L: I am a collector. I like stuff. I was a minimalist for a long time because I was of no fixed abode. I was often housesitting for people. And although it is all neat and tidy and you just have a bag, I felt really strange because I’m just a type of person who likes things. So I’ve decided to embrace that, instead of keep trying to be a minimalist. I know that makes life simpler. But I’m not! So forget about it.

What I do find difficult is that I’ve never really had a good place to work. I’ve either been working from a small desk in an office, or a small room in my house. I have finally bought a studio to work in. I’m just moving in now. I can’t wait. There is something psychological, not only for me, but for other people. People always think you’re at home so they can always phone you about work.

J: How do keep in touch with your fans? Do you use social media?

L: Letters! I hate social media, generally, except for now I’m doing Instagram. Because I get it. You can take a picture of a marble and you don’t have to say anything. It feels less aggressive and less needy. The only thing I don’t like about it is that people can like your stuff and I don’t really want that. Because it makes you worry then if people don’t like it and I’m just putting it up because it interests me. I don’t like the neediness of social media. I can see where it’s good, but I don’t really like it.

J: You said in your bio in Clarice Bean, Utterly Me your ambition when you were younger was to wear sunglasses on top of your head, which you’ve achieved. Do you have many pairs of sunglasses?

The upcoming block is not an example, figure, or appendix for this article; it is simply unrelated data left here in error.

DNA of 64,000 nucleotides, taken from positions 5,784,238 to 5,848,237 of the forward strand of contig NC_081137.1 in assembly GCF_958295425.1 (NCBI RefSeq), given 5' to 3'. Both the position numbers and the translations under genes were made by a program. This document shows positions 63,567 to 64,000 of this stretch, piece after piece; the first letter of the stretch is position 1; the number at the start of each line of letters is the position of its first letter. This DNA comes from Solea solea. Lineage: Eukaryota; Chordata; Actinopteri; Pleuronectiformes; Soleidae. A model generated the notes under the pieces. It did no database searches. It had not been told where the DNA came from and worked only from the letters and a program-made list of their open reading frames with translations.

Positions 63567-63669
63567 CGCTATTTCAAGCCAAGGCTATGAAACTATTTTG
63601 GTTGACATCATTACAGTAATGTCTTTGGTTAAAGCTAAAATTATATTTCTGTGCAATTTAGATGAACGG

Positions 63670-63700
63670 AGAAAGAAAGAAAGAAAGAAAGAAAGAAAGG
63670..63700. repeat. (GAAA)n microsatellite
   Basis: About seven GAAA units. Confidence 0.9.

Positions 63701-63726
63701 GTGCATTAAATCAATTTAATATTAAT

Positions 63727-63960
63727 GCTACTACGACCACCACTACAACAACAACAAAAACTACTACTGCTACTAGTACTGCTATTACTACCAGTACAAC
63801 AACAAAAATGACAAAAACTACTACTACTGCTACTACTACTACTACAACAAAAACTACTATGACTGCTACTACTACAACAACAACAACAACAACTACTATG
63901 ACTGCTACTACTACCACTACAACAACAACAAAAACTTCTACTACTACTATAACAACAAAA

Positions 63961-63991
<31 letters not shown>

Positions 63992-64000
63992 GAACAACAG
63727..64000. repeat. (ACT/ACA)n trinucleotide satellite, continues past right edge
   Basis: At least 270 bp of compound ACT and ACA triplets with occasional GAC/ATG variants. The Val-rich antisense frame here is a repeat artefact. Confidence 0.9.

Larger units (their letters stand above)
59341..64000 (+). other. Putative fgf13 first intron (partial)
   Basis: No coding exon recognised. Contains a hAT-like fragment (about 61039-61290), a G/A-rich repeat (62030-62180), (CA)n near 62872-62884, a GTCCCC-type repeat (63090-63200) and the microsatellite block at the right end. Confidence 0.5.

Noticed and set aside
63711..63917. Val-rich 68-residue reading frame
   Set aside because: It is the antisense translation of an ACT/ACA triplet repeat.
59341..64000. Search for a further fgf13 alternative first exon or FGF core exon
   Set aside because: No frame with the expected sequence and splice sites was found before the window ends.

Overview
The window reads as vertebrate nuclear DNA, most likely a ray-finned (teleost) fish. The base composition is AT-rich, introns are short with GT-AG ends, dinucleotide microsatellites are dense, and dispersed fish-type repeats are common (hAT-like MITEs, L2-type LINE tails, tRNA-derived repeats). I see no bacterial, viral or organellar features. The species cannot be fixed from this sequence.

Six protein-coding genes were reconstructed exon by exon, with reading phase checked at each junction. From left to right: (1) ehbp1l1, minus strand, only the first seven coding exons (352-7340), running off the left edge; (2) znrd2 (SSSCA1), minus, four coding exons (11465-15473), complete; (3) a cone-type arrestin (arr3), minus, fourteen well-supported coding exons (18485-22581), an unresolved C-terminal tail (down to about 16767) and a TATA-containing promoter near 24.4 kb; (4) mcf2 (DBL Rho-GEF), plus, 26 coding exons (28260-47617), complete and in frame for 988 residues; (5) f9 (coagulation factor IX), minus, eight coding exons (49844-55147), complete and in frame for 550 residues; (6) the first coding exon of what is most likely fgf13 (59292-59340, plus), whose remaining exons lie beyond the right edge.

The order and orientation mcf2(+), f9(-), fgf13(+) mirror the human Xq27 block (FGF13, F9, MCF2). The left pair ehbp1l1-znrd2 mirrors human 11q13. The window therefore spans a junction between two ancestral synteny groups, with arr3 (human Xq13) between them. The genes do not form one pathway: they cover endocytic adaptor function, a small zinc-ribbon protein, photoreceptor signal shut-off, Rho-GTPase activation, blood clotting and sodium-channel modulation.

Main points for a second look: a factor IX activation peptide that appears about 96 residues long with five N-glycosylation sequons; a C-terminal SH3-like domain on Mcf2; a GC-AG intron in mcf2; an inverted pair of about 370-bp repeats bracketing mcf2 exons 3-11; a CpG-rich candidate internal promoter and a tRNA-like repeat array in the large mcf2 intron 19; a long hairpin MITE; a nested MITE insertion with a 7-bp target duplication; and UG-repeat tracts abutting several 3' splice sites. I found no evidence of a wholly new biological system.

L: I don’t have loads of them. But it’s such a funny thing. When I was small it was really all I could think of: when you’re a woman you get to wear sunglasses on the top of your head. I think I saw it first on Charlie’s Angels. Then my friend’s mum, who did the Thursday school run, would always have her sunglaszses on the top of her head. She looked marvellous.

J: All your books are full of humour and are very funny. Often deadpan. Were you a joker or serious child?

L: I was always making jokes. I don’t know if it’s middle-child syndrome. My older sister was very responsible. She’s very Charlie-esque. She was very good at looking after us. And my little sister was that sunny child, always the cute one. I became the joker.

J: Growing up, your dad was head of art at Marlborough College and your mum was a primary school teacher. Was there a lot of extra tuition in art and reading at home?

L: I suppose so, but it was done in a not-realising-it-was happening way. That was the advantage. Mum was very good at taking us to the library. We went to the library maybe twice a week. She was a passionate reader. So it taught me to love the library. It felt very normal to be there. We always, always read a story at night. I just thought that was normal.